WINTERBERRY: OUR NATIVE HOLLY

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WINTERBERRY: OUR NATIVE HOLLY

By Dr. Leonard Perry
Extension Greenhouse and Nursery Crops Specialist
University of Vermont

If you are looking for an ornamental plant
to add dazzle to the winter landscape, consider the
winterberry, also known as winterberry holly or North
American holly.

Although in the same plant family as English
holly (Ilex aquifolium)–our traditional Christmas holly
with its glossy evergreen foliage and bright red berries–winterberry
(Ilex verticillata) is a deciduous plant. It loses its
dull green leaves in autumn, leaving an abundance of
attractive scarlet berries on every stem and branch.

Native populations of winterberry can
be found from the eastern Canadian provinces of Newfoundland
and New Brunswick south to Virginia and as far west
as Michigan. This shrub is generally found in swampy
areas, wet thickets, and low woodlands, and can grow
up to 10 to 15 feet tall. Cultivars for landscape situations
range in height from three feet up to10 or 12.

Winterberry is hardy for USDA hardiness
zones 3 to 9 though select your cultivar carefully as
some are hardy only to zone 5. Plant in full sunlight.
This plant prefers acidic to slightly acidic, wet soil,
conditions which mimic its natural habitat. Planting
it near a pond or stream is perfect. However, it also
can be grown in drier soil or partial shade though may
not spread as much.

It is ideal for wildlife landscaping as
it provides nesting sites for songbirds and fruit for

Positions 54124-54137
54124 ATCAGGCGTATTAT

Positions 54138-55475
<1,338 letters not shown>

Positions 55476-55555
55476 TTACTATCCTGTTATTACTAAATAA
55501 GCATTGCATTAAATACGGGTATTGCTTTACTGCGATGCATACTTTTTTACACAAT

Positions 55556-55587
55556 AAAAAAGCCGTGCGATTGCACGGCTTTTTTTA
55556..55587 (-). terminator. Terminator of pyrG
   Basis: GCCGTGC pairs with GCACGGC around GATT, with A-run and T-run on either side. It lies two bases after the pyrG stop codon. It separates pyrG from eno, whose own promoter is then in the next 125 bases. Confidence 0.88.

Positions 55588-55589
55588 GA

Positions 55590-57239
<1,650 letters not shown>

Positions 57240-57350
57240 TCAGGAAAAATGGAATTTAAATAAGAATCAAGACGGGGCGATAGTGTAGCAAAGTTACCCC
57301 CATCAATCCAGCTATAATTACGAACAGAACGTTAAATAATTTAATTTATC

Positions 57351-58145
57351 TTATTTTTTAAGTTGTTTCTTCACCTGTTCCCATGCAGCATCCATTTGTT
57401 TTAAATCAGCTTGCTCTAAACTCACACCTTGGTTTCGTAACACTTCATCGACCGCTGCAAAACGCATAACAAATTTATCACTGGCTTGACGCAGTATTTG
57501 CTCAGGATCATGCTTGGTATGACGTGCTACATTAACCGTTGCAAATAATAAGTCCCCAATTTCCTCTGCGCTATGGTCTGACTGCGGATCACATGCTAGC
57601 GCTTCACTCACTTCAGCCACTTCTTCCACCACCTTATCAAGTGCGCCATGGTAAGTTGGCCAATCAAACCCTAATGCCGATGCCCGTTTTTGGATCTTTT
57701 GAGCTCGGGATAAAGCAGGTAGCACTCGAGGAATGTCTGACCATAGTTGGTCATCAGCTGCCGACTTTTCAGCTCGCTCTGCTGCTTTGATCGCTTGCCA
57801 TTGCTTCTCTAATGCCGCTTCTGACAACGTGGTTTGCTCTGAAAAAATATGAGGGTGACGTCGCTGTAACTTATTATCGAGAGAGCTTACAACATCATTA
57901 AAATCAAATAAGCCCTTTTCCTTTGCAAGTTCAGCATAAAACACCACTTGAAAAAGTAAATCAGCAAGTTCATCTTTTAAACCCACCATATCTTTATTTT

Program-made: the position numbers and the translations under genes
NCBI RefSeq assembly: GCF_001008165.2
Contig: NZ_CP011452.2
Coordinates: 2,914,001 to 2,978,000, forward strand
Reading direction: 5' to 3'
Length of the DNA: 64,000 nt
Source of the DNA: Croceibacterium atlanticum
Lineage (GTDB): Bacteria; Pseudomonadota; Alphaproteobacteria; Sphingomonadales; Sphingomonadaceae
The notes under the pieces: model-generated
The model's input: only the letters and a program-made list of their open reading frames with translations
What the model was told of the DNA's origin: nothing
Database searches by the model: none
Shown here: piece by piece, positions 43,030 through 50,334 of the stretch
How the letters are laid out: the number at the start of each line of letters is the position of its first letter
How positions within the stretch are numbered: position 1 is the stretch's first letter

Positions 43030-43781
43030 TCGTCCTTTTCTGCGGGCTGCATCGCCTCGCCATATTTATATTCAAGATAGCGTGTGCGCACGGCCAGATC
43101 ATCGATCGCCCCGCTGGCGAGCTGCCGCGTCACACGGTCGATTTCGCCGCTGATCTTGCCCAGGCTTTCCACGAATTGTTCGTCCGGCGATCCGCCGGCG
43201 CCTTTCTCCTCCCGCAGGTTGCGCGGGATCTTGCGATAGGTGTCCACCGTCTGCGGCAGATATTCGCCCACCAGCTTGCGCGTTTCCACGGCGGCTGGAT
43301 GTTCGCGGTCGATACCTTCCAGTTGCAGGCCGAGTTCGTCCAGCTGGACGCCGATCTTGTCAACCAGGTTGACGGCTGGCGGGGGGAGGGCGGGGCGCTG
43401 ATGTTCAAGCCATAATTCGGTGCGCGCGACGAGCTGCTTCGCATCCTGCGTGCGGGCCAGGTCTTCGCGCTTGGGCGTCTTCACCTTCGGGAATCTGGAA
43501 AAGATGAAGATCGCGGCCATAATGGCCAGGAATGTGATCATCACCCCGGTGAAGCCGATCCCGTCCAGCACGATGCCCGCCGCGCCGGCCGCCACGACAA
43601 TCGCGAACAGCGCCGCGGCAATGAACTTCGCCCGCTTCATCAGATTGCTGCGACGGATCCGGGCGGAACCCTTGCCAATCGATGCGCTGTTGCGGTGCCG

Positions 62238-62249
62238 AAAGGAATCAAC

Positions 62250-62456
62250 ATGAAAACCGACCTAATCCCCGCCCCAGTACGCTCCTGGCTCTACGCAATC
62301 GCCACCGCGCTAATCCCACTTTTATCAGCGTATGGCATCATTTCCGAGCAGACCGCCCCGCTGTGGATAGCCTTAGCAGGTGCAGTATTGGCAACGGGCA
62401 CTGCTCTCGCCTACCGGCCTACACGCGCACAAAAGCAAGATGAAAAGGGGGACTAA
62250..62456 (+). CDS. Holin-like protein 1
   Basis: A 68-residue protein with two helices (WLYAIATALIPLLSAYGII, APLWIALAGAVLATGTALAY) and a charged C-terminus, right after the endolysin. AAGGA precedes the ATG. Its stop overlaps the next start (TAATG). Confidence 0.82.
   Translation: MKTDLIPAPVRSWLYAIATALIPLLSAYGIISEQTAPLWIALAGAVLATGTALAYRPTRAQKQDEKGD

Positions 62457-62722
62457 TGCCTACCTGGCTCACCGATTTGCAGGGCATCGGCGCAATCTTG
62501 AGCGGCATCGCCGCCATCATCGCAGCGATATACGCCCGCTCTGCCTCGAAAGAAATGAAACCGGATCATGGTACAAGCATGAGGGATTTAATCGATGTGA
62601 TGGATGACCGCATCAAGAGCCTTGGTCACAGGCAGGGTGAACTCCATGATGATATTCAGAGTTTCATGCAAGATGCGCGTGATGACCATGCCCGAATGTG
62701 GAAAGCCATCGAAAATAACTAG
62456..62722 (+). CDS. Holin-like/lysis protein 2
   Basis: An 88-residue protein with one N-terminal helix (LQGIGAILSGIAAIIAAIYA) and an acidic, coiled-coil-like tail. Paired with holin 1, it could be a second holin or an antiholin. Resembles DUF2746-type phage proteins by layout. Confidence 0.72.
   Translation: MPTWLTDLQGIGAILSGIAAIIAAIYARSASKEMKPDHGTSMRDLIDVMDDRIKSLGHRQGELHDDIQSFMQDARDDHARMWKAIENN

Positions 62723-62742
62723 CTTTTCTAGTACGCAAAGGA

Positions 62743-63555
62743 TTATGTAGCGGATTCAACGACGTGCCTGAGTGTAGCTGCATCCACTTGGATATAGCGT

red squirrels, cedar waxwings, catbirds, thrushes, and
other birds. It is surprisingly disease-resistant, prone
only to occasional leaf spots or powdery mildew.

One thing to keep in mind is that you
will need to plant both male and female plants for fruit
production. Purchase at least one male plant for every
three to four female plants, and plant close together.

You also need to think about placement
in the garden as this shrub is at its most attractive
stage from August through mid-winter when its branches
are covered with brightly colored berries. (I find mine
lose berries or they’re eaten by Thanksgiving– a treat
for the birds!) In summer this plant has only tiny white
flowers. Leaves are pale to dark green and elliptical
to round in shape, depending on cultivar.

Many cultivars of winterberry grow well
in this part of the country. ‘Winter Red’ is a favorite
for cutting for arrangements as it is multi-stemmed
with an abundance of bright red, medium-sized berries
and dark green leaves that turn bronze in autumn. It
can grow to nine feet tall. ‘Winter Gold’ has a similar
growth habit and produces attractive pinkish-orange
berries that get paler as they age.

For a low hedge or mass planting, choose
‘Red Sprite’ with its tight branching and mature height
of only three to five feet or ‘Afterglow’ with its lovely
orange-red berries. Or ask your landscaper or the experts
at your local nursery for their recommendations on the
best cultivars for your situation.


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